Last week, a number of content contributors, including me, were asked to state our ultimate goal at BioNews. When I initially thought about writing, it was motivated by a desire to share what might prove beneficial to others. For example, my first submission focused on securing Medicare coverage for ongoing home aide care.

Increasingly, over time, and coincidental with becoming a near mute, my “goal” has morphed into one much more self-serving. As ALS has been relentlessly purging me of vocal exchange, isolation and loneliness are eager to fill the vacuum left behind.

I write, in part, because I can no longer speak. It’s one way that I still can scratch the itch for community and fellowship. I write pieces at BioNews for the same reason I was originally drawn to reading them. I crave dialogue with supportive and empathetic folks who get me and my plight.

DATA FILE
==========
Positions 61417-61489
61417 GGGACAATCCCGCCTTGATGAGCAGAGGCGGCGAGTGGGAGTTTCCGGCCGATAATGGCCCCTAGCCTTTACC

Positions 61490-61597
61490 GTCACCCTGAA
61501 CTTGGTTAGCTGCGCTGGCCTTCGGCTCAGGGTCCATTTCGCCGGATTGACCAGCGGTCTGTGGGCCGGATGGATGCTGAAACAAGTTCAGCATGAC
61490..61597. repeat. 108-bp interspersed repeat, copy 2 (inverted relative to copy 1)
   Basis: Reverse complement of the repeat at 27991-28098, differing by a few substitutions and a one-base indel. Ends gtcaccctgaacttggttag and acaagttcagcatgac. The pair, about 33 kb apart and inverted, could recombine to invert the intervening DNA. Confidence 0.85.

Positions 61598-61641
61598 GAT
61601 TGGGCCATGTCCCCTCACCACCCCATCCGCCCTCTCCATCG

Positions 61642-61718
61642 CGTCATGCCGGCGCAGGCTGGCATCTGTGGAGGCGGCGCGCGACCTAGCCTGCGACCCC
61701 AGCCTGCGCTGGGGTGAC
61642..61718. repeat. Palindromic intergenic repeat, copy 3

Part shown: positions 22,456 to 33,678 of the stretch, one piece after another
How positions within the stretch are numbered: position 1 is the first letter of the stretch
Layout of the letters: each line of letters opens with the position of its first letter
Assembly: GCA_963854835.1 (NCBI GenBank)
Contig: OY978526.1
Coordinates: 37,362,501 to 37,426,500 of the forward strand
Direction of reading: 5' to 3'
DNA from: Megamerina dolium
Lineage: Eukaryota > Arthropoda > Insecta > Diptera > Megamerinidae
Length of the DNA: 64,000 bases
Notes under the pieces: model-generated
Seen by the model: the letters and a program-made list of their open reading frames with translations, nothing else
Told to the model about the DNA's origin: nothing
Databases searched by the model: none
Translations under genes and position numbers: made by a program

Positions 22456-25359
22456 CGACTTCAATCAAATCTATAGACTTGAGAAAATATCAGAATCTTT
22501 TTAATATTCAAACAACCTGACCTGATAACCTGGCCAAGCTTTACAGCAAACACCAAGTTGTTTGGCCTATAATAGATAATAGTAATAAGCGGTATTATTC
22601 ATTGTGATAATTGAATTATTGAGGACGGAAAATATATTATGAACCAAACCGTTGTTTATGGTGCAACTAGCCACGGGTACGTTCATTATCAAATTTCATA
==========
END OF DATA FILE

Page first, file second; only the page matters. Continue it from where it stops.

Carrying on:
One year out of college, two friends and I bought a house together. The decision served its purpose: The equity increased, while our income tax burden shrank. 

It also had an unintended social consequence. The house, dubbed “Funky Town,” became party central. We celebrated everything. One time, we hosted a shindig paying tribute in absentia to nondescript journeyman baseball player Don Nottebart on the occasion of his birthday. Nothing was too meager for us to raise a glass to.

In that same spirit, please join me in toasting a trivial writing pursuit. After all, there are 99 beers left.

***